Saturday, 25 July 2009

Dealing with eyesore properties??

Walking round Colwyn Bay (and even in Llandudno), you can't help but notice a significant number of eyesore properties and, of course, it takes only one such property in a street/row to bring the whole area down.

What's not generally known is that CCBC have the powers to force the owners of such properties to tidy them up, paint them etc, by using what is known as a Section 215 (of the 1990 Town and Country Planning Act) Enforcement Notice.

This says that if any building is harming local amenities - including the look of the neighbourhood - owners can be forced to carry out repairs. Failure to comply with a Section 215 Notice is an offence that could be the subject of a prosecution. If considered necessary, the local Authority have the power to enter the, carry out the work and charge the cost of such work to the liable person.

Down on the South Coast of England, the seaside town of Hastings was in a similar situation to Colwyn Bay. with numerous run down/derelict properties. Hastings Borough Council has served over 160 Section 215 Notices and has transformed the town centre. More here:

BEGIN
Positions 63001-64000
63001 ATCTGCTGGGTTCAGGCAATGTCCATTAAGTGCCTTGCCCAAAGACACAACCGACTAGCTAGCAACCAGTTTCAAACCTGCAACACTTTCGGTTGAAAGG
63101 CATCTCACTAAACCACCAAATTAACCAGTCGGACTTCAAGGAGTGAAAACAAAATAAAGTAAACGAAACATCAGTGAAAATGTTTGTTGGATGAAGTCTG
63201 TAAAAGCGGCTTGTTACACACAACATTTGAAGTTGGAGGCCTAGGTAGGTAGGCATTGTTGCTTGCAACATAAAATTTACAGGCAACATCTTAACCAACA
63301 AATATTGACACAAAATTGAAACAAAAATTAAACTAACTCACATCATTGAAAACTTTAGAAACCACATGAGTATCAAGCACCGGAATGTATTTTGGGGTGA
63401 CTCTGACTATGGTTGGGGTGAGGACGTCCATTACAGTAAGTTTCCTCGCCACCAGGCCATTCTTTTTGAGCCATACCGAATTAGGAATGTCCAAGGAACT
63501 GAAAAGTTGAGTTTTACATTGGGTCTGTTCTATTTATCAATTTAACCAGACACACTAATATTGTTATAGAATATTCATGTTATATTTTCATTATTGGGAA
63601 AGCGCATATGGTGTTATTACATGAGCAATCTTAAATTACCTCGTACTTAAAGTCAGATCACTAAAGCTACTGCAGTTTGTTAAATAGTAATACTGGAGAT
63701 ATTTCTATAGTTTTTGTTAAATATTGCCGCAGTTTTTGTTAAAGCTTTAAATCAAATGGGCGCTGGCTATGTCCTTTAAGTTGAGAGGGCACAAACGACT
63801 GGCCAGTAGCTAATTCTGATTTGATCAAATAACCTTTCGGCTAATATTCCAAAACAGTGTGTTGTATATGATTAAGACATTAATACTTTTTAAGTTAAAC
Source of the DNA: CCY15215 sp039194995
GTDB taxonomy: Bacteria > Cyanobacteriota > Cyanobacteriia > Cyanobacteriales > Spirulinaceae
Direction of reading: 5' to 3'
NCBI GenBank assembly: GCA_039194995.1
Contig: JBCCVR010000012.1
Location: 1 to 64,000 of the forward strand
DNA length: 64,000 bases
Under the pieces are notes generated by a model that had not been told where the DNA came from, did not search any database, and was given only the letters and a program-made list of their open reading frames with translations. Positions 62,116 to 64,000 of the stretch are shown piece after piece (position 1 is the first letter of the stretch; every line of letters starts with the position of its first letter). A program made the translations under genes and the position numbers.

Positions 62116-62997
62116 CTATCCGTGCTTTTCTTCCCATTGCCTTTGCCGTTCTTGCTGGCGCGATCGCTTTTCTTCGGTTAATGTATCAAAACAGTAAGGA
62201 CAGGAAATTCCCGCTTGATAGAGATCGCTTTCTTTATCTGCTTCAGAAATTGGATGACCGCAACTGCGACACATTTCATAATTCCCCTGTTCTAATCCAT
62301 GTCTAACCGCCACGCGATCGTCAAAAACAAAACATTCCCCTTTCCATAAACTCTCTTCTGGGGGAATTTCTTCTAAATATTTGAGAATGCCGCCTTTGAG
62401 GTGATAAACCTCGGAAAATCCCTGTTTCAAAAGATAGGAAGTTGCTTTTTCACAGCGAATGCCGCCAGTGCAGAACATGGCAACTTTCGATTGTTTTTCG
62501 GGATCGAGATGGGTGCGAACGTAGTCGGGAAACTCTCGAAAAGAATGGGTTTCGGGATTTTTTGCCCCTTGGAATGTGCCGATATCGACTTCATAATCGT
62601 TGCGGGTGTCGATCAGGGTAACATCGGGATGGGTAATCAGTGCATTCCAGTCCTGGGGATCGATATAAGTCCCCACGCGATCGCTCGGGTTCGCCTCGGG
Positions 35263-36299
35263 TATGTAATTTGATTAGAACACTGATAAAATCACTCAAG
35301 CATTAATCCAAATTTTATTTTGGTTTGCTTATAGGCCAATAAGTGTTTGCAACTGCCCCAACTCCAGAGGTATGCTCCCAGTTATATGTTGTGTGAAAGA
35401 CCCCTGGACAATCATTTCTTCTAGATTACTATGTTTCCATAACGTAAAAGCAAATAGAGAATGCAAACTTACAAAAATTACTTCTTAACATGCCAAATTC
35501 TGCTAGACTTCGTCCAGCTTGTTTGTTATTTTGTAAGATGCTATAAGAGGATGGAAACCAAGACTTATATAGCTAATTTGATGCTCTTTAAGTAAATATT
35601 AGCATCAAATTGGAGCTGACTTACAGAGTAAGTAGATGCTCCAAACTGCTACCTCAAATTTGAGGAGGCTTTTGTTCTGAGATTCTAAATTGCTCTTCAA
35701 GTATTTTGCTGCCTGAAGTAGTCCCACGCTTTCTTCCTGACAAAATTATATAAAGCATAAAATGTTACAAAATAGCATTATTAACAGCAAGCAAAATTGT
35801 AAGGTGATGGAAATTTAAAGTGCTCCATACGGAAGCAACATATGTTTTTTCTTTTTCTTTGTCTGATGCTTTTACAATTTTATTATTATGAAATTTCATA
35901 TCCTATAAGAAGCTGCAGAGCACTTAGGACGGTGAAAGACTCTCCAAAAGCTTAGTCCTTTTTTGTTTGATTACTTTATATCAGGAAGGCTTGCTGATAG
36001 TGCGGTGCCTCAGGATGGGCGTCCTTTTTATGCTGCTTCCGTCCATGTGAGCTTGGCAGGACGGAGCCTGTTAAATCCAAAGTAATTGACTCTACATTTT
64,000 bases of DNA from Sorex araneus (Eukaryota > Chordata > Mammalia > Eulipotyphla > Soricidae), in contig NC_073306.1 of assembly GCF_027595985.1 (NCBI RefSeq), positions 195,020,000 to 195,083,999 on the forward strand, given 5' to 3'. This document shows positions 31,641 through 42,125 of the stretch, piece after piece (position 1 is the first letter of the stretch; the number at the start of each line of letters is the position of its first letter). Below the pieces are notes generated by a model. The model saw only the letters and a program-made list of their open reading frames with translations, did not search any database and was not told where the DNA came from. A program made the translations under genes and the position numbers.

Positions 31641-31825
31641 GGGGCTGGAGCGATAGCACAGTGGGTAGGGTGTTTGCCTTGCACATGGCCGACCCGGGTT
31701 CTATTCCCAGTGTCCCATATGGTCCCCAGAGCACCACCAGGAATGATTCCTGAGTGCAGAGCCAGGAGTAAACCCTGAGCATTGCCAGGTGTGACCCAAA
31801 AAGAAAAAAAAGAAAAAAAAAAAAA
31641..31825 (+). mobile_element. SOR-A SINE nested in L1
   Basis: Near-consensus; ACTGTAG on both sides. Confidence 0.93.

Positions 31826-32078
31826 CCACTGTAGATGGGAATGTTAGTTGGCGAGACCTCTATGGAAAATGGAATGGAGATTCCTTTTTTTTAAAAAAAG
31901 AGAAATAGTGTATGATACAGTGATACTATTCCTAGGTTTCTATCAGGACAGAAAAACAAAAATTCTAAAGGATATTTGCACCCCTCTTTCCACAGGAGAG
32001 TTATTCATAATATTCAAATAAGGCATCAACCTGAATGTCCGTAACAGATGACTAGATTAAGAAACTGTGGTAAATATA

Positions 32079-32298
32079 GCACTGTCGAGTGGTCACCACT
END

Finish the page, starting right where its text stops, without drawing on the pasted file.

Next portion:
My question is..why haven't CCBC been using this very useful tool in Colwyn Bay?


Anonymous said...

This is a very relevent issue as our towns need tourism to be revived to increase business here. Rhos on sea has several buildings that are in a horrible condition and the Rowland chemist has had a scruffy boarded up window for amonth now, the newsagents across the road has theawning held up by an acrow prop! They should take an example from Sheila Hyde, even though she has ceased trading, and is trying to find a buyer for reasonable cost, she is still maintaining a victorian display in her windows so it doesnt look too depressing, hope you find a decent buyer soon Sheila.

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